Now that you know how to design your pins, I figured I should probably talk a little bit about how to choose your images.

As you’ve seen above, I’ve used images for most of the Pins. There’s a reason for that. Images can instantly add more appeal to any design. but the catch is that you have to choose the right images.

Now, the best advice is to use relevant images. That’s what everyone says.

What do I mean by that?

Well, if you’re a food blogger, you’ll want to use images of the food you’re talking about. If you’re sharing a recipe, try taking photos of the food you’re making. Or find a stock photo of the same food item (which can sometimes prove to be difficult).

Recipe bloggers, fashion bloggers, travel bloggers, DIY arts and crafts bloggers, and some types of lifestyle bloggers benefit from taking their own photos.

But what if your niche is something like personal finance or digital marketing? Where do you get images for these types of niche?

Well, in such cases, you’re better of using high-quality stock images. One method is to find somewhat relevant images. Or go with something totally different that has nothing to do with the topic whatsoever! Well, the last piece of advice is controversial. Some bloggers won’t agree with me. But I’m cool with that. The key is to use REALLY GREAT images. If and when possible, BUY images so as to avoid using free stock photos that everyone and their great-grandparents and their pets are using.

Buying stock photos isn’t always an option for everyone, especially new bloggers. But as soon as you start making money, consider investing in purchasing quality stock images.

But if you must use free, take a look at Pexels or Unsplash. These are two of my most trusted, free stock photo sites.

Canva also has a bunch of free stock photos available to its free account holders. If you’re using the paid Canva for Work account, then you also have access to a whole bunch of premium images for free. I’m a Canva for Work member (for me, this membership is free as I’m a Canva brand ambassador as well as a Canva Certified Creative), so I get a lot of quality premium images for absolutely free. But sometimes I end up purchasing images too. Lately, I’ve been trying hard to avoid generic free images as much as possible.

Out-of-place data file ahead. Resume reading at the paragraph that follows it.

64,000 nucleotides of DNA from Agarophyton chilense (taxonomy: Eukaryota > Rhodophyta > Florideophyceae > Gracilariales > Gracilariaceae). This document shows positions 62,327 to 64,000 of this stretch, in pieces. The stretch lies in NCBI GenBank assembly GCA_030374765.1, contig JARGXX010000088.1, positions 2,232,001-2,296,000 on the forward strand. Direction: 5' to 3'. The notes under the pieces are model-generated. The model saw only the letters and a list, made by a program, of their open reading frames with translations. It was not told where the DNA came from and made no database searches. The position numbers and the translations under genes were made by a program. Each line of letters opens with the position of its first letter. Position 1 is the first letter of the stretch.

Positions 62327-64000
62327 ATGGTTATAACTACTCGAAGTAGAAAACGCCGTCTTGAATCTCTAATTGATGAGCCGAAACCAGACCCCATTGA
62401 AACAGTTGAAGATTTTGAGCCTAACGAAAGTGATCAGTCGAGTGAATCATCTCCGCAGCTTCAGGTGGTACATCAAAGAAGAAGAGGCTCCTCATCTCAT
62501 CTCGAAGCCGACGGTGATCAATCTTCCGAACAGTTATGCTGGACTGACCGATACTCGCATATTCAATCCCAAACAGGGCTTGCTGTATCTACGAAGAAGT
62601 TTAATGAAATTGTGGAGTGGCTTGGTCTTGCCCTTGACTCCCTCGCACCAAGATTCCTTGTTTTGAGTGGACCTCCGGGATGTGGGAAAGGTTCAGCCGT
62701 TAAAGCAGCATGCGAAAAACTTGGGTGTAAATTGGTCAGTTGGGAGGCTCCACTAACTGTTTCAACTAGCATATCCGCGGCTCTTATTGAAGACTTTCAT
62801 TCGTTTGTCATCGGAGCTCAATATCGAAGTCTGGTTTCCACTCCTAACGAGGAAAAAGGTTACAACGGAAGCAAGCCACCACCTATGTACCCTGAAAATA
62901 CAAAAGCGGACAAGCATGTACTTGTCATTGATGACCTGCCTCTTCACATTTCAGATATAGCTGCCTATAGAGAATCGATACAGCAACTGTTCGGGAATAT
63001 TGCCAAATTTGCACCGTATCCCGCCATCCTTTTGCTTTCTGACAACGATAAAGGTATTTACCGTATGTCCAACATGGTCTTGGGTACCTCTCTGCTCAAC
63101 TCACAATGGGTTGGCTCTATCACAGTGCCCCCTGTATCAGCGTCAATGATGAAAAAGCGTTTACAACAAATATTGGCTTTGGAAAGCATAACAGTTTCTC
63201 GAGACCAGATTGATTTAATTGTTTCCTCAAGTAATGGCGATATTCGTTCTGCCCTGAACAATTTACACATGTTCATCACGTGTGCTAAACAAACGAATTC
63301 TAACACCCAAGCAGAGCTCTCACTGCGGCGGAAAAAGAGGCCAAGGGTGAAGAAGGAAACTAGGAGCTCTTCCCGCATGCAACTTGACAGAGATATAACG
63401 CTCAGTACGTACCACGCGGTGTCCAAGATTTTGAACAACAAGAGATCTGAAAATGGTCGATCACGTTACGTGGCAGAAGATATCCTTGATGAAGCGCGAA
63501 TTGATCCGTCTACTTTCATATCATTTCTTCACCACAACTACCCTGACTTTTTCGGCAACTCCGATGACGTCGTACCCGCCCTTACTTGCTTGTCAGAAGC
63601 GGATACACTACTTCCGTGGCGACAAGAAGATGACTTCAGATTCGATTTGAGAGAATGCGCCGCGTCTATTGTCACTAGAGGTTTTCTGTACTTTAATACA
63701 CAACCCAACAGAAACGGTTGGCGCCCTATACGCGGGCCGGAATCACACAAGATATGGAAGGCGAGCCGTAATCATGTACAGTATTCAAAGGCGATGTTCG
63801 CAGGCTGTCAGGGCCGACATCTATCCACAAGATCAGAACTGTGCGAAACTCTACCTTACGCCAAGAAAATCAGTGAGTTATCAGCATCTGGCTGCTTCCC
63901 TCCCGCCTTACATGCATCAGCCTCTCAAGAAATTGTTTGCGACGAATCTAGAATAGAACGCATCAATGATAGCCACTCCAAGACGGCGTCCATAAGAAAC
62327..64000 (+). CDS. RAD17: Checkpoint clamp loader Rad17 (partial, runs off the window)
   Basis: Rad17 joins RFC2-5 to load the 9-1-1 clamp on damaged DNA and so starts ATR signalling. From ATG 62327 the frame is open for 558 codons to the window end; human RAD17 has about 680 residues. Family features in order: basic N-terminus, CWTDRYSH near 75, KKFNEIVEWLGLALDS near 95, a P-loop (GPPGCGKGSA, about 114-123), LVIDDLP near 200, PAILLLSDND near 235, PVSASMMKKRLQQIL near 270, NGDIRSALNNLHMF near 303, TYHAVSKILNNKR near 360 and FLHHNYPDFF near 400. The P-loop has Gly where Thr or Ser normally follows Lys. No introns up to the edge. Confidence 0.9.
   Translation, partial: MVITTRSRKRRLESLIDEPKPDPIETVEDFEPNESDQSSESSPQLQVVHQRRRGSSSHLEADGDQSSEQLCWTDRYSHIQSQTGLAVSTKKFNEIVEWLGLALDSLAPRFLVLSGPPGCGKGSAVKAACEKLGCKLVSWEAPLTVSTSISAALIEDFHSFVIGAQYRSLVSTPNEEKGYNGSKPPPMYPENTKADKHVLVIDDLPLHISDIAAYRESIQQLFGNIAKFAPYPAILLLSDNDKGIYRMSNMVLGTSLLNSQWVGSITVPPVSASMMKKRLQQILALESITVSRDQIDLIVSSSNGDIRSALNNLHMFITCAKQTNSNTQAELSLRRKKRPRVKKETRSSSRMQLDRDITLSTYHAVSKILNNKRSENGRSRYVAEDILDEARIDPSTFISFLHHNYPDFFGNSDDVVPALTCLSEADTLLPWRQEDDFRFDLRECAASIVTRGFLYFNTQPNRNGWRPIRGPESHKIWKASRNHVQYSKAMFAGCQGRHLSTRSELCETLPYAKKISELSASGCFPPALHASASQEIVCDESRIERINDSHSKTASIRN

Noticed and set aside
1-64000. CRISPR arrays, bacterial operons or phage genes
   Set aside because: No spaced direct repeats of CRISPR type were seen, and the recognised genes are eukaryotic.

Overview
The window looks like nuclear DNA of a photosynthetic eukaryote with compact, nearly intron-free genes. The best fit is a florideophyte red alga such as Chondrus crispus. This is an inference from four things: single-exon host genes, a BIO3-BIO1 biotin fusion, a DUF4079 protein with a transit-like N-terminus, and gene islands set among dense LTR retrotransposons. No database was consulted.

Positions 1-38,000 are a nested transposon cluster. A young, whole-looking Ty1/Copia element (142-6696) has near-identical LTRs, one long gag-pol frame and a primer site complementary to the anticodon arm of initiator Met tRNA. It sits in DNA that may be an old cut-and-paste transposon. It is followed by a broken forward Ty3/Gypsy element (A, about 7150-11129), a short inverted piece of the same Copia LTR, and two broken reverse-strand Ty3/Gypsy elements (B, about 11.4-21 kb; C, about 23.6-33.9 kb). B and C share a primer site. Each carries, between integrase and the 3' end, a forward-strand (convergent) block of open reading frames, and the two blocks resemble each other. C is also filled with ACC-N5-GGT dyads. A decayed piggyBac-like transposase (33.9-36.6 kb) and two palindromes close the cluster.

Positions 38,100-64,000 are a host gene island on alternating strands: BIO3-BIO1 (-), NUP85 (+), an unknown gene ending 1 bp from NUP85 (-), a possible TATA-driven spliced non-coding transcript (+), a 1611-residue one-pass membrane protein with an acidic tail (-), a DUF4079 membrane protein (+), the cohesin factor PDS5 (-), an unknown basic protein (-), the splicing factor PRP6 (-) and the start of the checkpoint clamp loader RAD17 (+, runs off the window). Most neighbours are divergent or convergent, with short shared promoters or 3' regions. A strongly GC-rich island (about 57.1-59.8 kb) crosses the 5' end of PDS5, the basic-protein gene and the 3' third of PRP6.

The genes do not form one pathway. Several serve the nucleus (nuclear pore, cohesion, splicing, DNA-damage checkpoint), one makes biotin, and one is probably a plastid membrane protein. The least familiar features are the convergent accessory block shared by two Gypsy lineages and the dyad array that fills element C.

Trust me, your choice of image can instantly make you look like either an amateur or a pro.

So, choose wisely.


Well, that’s it, guys! Hope you’ll have an easier time designing Pin graphics from now on. If you have tips for designing awesome Pin graphics, please feel free to share them in the comments below.

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How to design amazing Pinterest graphics with Canva that get clicks and repins like crazy! - The Side Blogger #blogging #pinterest #bloggingtips #design #graphicdesign #canva #canvatips #canvaresources #bloggingresources #pinterestresources

A step-by-step guide to designing beautiful Pinterest graphics with Canva that get clicks, saves, re-pins, and drive tons of traffic to your blog and website - The Side Blogger #blog #blogging #bloggingtips #pinterest #pinteresttips #graphics #canva #canvatips

Maliha

Maliha created The Side Blogger as an experiment to see if turning a blog into a profitable business is a possibility for moonlighting side bloggers. Learn more here, and connect with Maliha on Medium.

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8 thoughts on “How to Design Beautiful Pinterest Graphics That Drive Blog Traffic, with Canva”

  1. It uses a drag-and-drop format and provides access to over a million photographs, graphics, and fonts. Thanks for this tutorial.

  2. I just wanted to thank you for taking time to lay out this information in this manner. I learn quicker this way. I am trying to get better at creating pins and this post helps alot!

  3. Iryna from Mindful Points

    Beautiful designs! I use Canva but lack some graphics skills, so your tips are very useful. Thanks for sharing!